Nisha Rathode (Editor)

Klaus Antoni

Updated on
Share on FacebookTweet on TwitterShare on LinkedInShare on Reddit
Covid-19
Name  Klaus Antoni
Klaus Antoni wwwsuhrkampdeautorenfotos2208670antoniklausjpg

Klaus Antoni (* 19 January 1953 in Tubingen, Germany is a Japanologist and Cultural anthropologist.

Contents

Curriculum vitae

Klaus Antoni is a Japanologist with special interests in the fields of cultural studies and history of religious ideas in pre modern and modern Japan. In 1981 he completed his doctorate at the university of Freiburg (Germany) with a dissertation on problems concerning comparative Japanese mythology. In the same year he moved to the University of Munich, where in 1985 the habilitation (postdoctoral thesis and teaching qualification) for the field of Japanese studies took place. As habilitation thesis he presented a work on Miwa belief in ancient Japan. After professorships at the universities of Hamburg (1987) and Trier (1993) he took over the chair for Japanese Cultural Studies at the Institute for Japanese Studies of Eberhard Karls University Tubingen in 1998. From 2000 to 2004 Antoni served as Dean of the Faculty for Cultural Sciences, since 2010 as Dean for Research of the Faculty for Humanities. In 2005 Antoni stayed as Invited Visiting Scholar at the Reischauer Institute of Japanese Studies at Harvard University.

Antoni stays continuously in Japan, for the first time already in 1969/70 as an exchange High School student, later on for studies and research purposes, e.g. in 1992/93 as a visiting professor at the City University of Osaka. In 1991 he received the first international research award of the Tamaki-Foundation at the University of Vienna.

Research Foci

Antoni's main points of research lie in the area of spiritual and religious history of Japan. He particularly inquires into questions of political mythology and the relationship between religion (Shinto) and ideology in pre modern and modern Japan. Furthermore, he is interested in theories concerning Japanese culture (e.g. cultural stereotypes on Japan) as well as in the historical and present relations between Japan and Asia.

Major works

  • Der Weise Hase von Inaba: Vom Mythos zum Marchen. Analyse eines japanischen „Mythos der ewigen Wiederkehr” vor dem Hintergrund altchinesischen und zirkumpazifischen Denkens, (Munchener Ostasiatische Studien, Band 28), Munchen: Steiner 1982, ISBN 3-515-03778-0.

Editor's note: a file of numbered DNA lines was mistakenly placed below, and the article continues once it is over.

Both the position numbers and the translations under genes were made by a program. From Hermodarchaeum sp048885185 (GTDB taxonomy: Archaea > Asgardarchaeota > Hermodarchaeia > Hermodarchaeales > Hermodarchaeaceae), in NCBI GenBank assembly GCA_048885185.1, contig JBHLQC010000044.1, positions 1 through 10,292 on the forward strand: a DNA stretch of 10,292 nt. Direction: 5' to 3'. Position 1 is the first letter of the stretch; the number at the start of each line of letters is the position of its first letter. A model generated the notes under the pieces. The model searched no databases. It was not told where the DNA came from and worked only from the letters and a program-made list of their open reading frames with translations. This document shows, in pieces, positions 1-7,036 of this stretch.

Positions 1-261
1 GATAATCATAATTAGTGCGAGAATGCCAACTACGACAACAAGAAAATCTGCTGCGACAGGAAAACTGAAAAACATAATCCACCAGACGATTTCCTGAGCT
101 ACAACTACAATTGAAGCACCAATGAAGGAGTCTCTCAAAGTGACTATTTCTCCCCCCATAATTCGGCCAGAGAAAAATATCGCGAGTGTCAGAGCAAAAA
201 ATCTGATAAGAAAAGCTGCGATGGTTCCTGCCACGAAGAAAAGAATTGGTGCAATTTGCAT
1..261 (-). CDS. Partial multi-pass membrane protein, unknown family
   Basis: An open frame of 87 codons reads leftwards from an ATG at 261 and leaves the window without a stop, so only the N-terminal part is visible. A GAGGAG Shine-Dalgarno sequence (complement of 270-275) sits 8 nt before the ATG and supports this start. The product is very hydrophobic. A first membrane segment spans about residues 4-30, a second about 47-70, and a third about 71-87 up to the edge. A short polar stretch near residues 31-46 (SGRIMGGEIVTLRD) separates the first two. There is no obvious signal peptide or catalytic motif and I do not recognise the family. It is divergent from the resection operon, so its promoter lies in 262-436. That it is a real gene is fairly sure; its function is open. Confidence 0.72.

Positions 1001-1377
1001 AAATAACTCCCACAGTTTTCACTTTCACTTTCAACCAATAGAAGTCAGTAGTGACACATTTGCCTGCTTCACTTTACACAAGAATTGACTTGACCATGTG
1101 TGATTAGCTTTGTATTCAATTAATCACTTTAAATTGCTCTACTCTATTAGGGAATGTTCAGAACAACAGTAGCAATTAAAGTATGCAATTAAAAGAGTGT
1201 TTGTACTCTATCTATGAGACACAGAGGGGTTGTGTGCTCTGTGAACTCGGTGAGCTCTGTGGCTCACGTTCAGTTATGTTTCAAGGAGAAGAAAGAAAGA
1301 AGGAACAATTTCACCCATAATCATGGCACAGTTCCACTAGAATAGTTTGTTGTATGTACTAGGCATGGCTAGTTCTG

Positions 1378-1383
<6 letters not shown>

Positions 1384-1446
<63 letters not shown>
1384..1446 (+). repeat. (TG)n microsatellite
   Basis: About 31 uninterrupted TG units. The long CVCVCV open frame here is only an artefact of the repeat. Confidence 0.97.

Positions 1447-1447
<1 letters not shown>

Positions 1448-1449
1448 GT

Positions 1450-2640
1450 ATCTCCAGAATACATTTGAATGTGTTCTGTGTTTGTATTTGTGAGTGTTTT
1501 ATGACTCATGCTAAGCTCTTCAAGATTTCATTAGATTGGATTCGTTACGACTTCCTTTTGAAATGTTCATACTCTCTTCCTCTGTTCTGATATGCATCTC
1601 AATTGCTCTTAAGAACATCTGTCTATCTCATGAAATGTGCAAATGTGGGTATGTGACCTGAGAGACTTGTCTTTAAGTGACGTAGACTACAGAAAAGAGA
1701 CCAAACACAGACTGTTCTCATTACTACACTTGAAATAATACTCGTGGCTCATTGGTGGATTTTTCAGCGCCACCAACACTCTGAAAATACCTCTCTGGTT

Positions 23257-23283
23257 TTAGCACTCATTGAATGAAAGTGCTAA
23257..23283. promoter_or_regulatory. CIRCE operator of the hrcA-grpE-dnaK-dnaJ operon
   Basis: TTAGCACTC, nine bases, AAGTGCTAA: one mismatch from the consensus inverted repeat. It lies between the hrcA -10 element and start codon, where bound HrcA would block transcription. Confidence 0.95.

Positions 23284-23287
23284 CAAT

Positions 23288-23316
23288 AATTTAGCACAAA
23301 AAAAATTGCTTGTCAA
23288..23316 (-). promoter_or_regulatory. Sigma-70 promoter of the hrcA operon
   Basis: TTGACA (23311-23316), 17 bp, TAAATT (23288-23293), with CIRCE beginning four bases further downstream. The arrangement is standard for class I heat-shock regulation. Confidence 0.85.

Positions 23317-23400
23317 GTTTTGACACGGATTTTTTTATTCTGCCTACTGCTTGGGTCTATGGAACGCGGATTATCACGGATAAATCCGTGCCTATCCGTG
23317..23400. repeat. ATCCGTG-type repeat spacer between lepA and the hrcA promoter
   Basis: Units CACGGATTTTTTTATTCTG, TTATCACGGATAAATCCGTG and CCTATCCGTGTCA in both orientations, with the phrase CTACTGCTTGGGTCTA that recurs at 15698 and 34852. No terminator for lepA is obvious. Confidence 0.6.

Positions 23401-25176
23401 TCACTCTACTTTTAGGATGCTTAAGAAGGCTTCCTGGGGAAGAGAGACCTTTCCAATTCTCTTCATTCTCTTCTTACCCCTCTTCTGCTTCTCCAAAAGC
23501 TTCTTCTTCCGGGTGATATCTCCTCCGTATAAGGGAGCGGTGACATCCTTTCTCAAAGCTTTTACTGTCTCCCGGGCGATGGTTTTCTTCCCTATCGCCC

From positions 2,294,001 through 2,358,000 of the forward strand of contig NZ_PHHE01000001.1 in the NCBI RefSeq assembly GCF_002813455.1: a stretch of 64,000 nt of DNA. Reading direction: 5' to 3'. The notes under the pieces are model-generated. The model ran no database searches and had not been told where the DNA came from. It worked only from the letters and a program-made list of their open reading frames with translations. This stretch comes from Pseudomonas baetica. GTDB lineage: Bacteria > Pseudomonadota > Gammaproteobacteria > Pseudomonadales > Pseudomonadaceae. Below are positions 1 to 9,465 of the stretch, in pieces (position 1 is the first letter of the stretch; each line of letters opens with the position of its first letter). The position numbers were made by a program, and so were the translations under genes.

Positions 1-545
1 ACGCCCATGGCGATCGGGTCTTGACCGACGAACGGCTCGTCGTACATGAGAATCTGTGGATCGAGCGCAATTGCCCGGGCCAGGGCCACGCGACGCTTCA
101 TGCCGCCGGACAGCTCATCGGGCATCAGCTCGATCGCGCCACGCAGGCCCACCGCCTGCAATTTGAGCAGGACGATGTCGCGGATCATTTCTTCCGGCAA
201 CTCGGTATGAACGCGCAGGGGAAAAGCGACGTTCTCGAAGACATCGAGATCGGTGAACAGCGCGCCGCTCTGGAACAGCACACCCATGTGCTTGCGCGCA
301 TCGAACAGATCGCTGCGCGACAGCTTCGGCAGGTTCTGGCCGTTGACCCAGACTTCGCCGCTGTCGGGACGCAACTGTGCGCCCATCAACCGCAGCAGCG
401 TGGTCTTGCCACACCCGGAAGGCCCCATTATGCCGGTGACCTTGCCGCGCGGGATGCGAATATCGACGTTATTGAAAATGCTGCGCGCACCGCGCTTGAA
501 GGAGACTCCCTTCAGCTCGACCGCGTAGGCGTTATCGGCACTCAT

• Miwa - Der Heilige Trank. Zur Geschichte und religiosen Bedeutung des alkoholischen Getrankes (sake) in Japan, (Munchener Ostasiatische Studien, Band 45), Stuttgart: Steiner 1988, ISBN 3-515-04837-5.
  • Shinto und die Konzeption des japanischen Nationalwesens (kokutai). Der religiose Traditionalismus in Neuzeit und Moderne Japans, (Handbuch der Orientalistik, Band V/ 8), Leiden: Brill 1998, ISBN 90-04-10316-3.
  • Kojiki – Aufzeichnung alter Begebenheiten. Aus dem Altjapanischen und Chinesischen ubersetzt und herausgegeben von Klaus Antoni, Berlin: Verlag der Weltreligionen im Insel-Suhrkamp-Verlag 2012, ISBN 978-3-458-70036-4.
  • Selected works in English

  • Religion and National Identity in the Japanese Context. Klaus Antoni, Hiroshi Kubota, Johann Nawrocki, Michael Wachutka (eds.). (BUNKA, Tuebingen intercultural and linguistic studies on Japan, vol. 5), Munster, Hamburg, London: LIT 2002, (distributed in North America by Transaction Publishers) ISBN 3-8258-6043-4.
  • „Momotaro (The Peach Boy) and the Spirit of Japan: Concerning the Function of a Fairy Tale in Japanese Nationalism of the Early Showa Age”. In: Asian Folklore Studies, vol. 50, 1991: 155-188.
  • „Yasukuni-Jinja and Folk Religion”. In: Religion and Society in Modern Japan. Selected Readings .Ed. by Mark R. Mullins et al. (Nanzan Studies in Asian Religions , vol. 5). Berkeley: Asian Humanities Press, 1993: 121-134.
  • „The ‚Separation of Gods and Buddhas’ at Omiwa Jinja in Meiji Japan”. In: Japanese Journal of Religious Studies, Spring 1995, 22/1-2: 139-159.
  • „Karagokoro: Opposing the ‚Chinese spirit’: On the nativistic roots of Japanese fascism“. In: Japan in the Fascist Era. Ed. by E. Bruce Reynolds. New York: Palgrave Macmillan 2004: 49–72.
  • „Izumo as the 'Other Japan': Construction vs. Reality.“ In: Japanese Religions, vol. 30, Nos. 1 & 2, July 2005: 1-20.
  • „The Divine Country: On State and Religion in Modern Japan“. In: Hans Dieter Olschleger (ed.): Theories and Methods in Japanese Studies: Current State and Future Developments. Papers in Honor of Josef Kreiner. Bonn: V&R unipress – Bonn University Press 2008: 101–121.
  • „Does Shinto History Begin at Kuroda? On the Historical Continuities of Political Shinto“. In: Roy Starrs ed.: Red Sun, White Lotus. Politics and Religion in Japan. London: Palgrave 2011: 84-103
  • „Creating a Sacred Narrative - Kojiki Studies and Shinto Nationalism“. In: Japanese Religions, publ. NCC Center for the Study of Japanese Religions. Vol. 36, No. 1 & 2, Spring & Fall 2011: 3-30.
  • „On Politics and the Comparative Study of Japanese Mythology“. In: Sources of Mythology. Ancient and Contemporary Myths. Klaus Antoni, David Weis (eds.) (Proceedings of the Seventh Annual International Conference on Comparative Mythology, (15 – 17 May 2013, Tubingen). Wien, Zurich: LIT 2014: 265-277.
  • „On the Religious Meaning of a Japanese Myth: The White Hare of Inaba“. In: Comparative Mythology, vol. 1, issue 1, May 2015: 61-72. (http://compmyth.org/journal/index.php/cm/issue/view/1/showToc)
  • Homepage Klaus Antoni with article download as pdf [1]
  • References

    Klaus Antoni Wikipedia


    Topics
     
    B
    i
    Link
    H2
    L